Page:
Archive for the ‘design strategy’ Category

Starbucks building up-cycled shipping container store

13 December 2011

Starbucks seems to enter a new stage in their recycle design experiments. In the company’s hometown Seattle the coffee chain is opening its’ first store made of used shipping containers. The containers are actually the discarded ones being used to import tea and coffee.

In the New York Times Starbucks says that the eco-friendly concept may lead to more shipping container stores, but keeps the possibility open that it can also be a one of a kind experiment. The store is drive-up and walk-up only with no space to lounge inside. Just another experiment that makes the brand, that almost felt victim to blandness, interesting again.

via Seattle PI

The past the present and the future of retail

29 November 2011

My stats show me that people are always very interested in predictions of the future. Thinking about the future is significant, but bare in mind that our capability to think about it is limited by our knowledge of today. Disruptions in technology and culture can make a prediction of the near future totally ridiculous or very old fashioned in retrospect.

The Internet is a recent example that changed retail in ways we never expected and not long ago thought impossible. Mobile is already doing the same in a very short time. And if the technology is in some sort of way quite accurate than cultural and social changes makes the prediction almost comical or satiric.

Culture but also economy and politics are the other big driving forces of change that can be so unpredictable. The (spending) power of women, global migration and recently the economical crisis’s are generators or catalyser of change.

I gathered some cool, funny and remarkable examples of predictions about retail from the past. Some are almost spot on, others are falls or completely ridiculous.

Stunning prediction of on line shopping but in the future classic role models are still going strong in household according this short film.

This high tech department store from the 80’s wasn’t promoted because of the  Technophobia in this decade.

“On-line shopping isn’t possible!”  Was one of the opinions back in the 80’s of last century.

The first buy and collect store in the UK

26 October 2011

Since a week the British store chain House of Fraser opened its own buy and collect store in Aberdeen. The store is an experiment to see  if the Brits are ready for this new way of stockless shops.

The store does not stock merchandise but instead features iPads, computers and interactive screens where customers can order products, which are then delivered the following day to either the customer’s home or to the store for collection.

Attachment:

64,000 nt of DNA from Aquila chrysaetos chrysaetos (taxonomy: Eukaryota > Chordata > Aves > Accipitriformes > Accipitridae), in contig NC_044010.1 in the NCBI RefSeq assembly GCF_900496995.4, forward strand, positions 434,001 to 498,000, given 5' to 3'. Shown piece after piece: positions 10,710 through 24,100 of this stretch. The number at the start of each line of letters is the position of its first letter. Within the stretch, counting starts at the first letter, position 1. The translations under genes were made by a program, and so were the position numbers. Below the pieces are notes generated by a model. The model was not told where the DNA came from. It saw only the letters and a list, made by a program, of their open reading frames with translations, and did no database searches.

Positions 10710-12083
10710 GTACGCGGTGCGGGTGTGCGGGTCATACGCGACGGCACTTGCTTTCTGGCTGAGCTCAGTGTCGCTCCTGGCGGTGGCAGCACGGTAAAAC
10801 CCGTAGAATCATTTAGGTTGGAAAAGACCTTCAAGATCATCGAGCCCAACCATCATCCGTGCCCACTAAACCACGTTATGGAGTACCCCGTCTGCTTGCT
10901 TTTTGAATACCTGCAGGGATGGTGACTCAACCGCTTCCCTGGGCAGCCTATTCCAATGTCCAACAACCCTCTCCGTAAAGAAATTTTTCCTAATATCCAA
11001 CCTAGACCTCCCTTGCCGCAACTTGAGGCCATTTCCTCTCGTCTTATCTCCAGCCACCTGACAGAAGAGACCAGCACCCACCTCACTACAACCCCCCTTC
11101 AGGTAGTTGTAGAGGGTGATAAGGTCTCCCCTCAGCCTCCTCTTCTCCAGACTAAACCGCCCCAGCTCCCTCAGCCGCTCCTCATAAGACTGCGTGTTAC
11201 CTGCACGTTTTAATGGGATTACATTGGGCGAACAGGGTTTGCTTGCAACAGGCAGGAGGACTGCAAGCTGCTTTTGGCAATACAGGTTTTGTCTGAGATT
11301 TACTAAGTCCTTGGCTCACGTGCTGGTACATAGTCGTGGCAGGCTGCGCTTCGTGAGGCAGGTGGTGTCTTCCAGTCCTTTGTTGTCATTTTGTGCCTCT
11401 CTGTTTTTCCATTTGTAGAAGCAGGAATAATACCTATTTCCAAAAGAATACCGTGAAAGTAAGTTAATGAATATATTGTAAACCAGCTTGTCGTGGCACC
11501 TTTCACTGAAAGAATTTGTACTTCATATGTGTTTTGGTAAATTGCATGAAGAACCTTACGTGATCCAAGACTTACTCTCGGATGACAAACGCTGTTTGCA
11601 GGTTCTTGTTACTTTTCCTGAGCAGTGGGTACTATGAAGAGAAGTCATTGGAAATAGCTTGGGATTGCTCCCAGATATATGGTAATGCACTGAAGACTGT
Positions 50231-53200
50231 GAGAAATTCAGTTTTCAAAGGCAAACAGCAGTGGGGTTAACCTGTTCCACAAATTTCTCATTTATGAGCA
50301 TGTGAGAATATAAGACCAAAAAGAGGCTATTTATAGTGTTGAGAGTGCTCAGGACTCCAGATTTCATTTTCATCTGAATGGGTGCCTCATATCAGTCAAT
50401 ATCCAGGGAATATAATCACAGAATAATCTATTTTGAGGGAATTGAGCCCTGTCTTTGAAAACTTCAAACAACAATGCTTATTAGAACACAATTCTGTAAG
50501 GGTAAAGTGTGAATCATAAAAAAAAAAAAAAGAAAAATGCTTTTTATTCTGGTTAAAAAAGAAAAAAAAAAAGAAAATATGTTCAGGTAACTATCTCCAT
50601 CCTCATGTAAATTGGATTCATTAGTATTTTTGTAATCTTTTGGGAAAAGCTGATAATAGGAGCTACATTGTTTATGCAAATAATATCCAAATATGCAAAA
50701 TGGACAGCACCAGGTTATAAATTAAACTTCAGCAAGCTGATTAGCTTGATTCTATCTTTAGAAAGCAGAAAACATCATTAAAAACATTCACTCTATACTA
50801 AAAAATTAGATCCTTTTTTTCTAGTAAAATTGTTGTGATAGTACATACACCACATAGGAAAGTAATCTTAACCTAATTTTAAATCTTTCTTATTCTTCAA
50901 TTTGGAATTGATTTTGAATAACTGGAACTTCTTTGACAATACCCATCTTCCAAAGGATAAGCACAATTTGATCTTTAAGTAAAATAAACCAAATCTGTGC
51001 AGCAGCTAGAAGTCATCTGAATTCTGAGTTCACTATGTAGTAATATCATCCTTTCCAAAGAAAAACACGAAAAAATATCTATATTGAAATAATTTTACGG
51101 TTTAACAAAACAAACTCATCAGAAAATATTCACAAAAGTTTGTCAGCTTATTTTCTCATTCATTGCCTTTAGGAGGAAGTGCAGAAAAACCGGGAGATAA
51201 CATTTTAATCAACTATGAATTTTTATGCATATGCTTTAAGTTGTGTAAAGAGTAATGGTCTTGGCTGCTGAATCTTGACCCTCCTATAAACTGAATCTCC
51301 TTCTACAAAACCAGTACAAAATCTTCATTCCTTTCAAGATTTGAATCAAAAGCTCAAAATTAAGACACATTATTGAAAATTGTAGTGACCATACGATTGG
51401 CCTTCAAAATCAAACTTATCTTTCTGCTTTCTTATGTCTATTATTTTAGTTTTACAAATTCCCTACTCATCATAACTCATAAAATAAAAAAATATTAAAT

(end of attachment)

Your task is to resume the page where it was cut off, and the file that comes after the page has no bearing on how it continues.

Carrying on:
To enhance the selling process there are big touch-screens to support sales people and comfortable seatings to let the customers feel at ease. The retailer plans to open a second store in Liverpool One shopping centre before Christmas.

If this particular store in this configuration for this brand will succeed, I can’t say. But click and collect will be one of the new ways we shop that is here to stay and can’t be ignored anymore by retailers in their omni-channel approach.

via retail week

Luxury brands are blurring the line between museum and store

2 October 2011

Photo Getty for Gucci

It is a trend already going on for a few years, retailing brands that are hooking up with art and artist. The need to be more than a brand selling products and the call for a transcendent brand story is often found in art. Especially the luxury brands are dissolving the boundaries between the world of art and their retail activities. They have partnerships with artists and presenting art and products as one of the same. In-store galleries are part of the shopping experience. Their global flagship stores are even of museum architectural allure.  The new Louis Vuitton store in Singapore is one of the newest examples.

To blur the line even more the luxury brands are not only hosting artists like museums but are occupying or even start museums themselves. The most recent example of this is the Gucci museum in Florence. In this museum the product stands central as if it is an uber exclusive window-shopping experience. At the end there is the possibility to buy a piece of all this luxury porn in its own shop. It is just a matter of time that this museum is going to travel around the world and enrich the shopping experience in all Gucci’s flagships.

Adidas secret pop up store

24 September 2011

What to do if the temporariness of pop up is losing its exclusivity? You take this, ones super hip now uber mainstream phenomenon, more select. No better you make it SECRET. Sports giant Adidas has recently come up with a brilliant sales strategy that sparks a new incentive.